However, even these low numbers are frequently accused of overestimating the number of Americans with access to broadband, because of faulty reporting mechanisms. The FCC likely underestimates the number of Americans with access to broadband because it deems an entire census block (which can encompass a fairly large geographical area) to be served, even if just one household within that block is served. Most likely, the number of people without access to broadband is much higher. According to Microsoft, over 160 million people don’t use the internet at broadband speeds. That’s almost half of the country. That’s a huge problem. And that’s why members of Congress, the Trump administration, and current FCC leadership have said closing the digital divide is a pressing national priority. Given these facts, it’s confusing that the FCC has proposed capping the USF, since a cap will impede efforts to make sure every U.S. household has access to affordable broadband.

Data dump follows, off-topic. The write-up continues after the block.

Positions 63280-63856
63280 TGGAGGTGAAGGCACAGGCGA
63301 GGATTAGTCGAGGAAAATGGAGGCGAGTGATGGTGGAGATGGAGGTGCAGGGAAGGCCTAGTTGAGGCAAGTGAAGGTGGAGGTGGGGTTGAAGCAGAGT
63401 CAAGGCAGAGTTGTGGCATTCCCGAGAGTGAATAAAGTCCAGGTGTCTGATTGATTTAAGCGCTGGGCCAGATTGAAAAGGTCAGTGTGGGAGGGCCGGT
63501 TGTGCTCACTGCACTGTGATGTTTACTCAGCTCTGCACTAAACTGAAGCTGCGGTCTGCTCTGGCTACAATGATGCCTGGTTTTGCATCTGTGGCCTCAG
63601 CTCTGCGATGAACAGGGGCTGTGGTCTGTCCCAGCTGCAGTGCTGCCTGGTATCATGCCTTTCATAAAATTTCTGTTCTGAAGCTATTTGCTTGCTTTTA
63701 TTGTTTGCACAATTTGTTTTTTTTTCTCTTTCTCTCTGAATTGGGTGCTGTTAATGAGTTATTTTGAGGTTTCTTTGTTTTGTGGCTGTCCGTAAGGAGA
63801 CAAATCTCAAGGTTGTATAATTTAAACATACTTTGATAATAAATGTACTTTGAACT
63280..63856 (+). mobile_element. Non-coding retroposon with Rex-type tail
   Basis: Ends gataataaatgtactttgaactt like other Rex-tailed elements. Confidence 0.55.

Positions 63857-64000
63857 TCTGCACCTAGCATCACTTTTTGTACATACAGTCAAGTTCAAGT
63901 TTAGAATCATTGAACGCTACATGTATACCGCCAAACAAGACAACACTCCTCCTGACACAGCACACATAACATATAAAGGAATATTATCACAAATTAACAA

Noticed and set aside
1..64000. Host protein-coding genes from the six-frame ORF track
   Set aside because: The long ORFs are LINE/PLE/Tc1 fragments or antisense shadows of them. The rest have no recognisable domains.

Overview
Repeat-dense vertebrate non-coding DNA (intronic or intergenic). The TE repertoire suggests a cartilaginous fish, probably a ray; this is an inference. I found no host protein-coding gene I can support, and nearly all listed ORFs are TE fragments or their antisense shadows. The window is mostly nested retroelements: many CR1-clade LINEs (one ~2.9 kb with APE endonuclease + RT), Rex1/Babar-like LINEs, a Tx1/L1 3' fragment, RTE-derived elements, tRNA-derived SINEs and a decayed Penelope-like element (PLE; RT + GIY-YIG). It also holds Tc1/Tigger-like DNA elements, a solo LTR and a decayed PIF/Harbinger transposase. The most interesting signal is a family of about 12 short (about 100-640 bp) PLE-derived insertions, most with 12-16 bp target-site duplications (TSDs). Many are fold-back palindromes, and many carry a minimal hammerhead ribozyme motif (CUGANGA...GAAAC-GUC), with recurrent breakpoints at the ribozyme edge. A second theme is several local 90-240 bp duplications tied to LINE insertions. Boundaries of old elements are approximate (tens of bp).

The USF is comprised of four programs that promote universal access to broadband. The Connect America Fund (also known as the High Cost support program) provides funding to broadband providers to build infrastructure in areas (primarily rural) where it’s expensive to do so, but there isn’t a large customer base, so the business case just isn’t there. The Lifeline program partially subsidizes the cost of phone service and broadband for low-income households. The E-Rate program helps provide affordable broadband access for schools and libraries by paying part of the cost, so that all students can connect to the internet, and the Rural Telehealth program supports affordable broadband access for health facilities so that people in rural communities can remotely access medical professionals.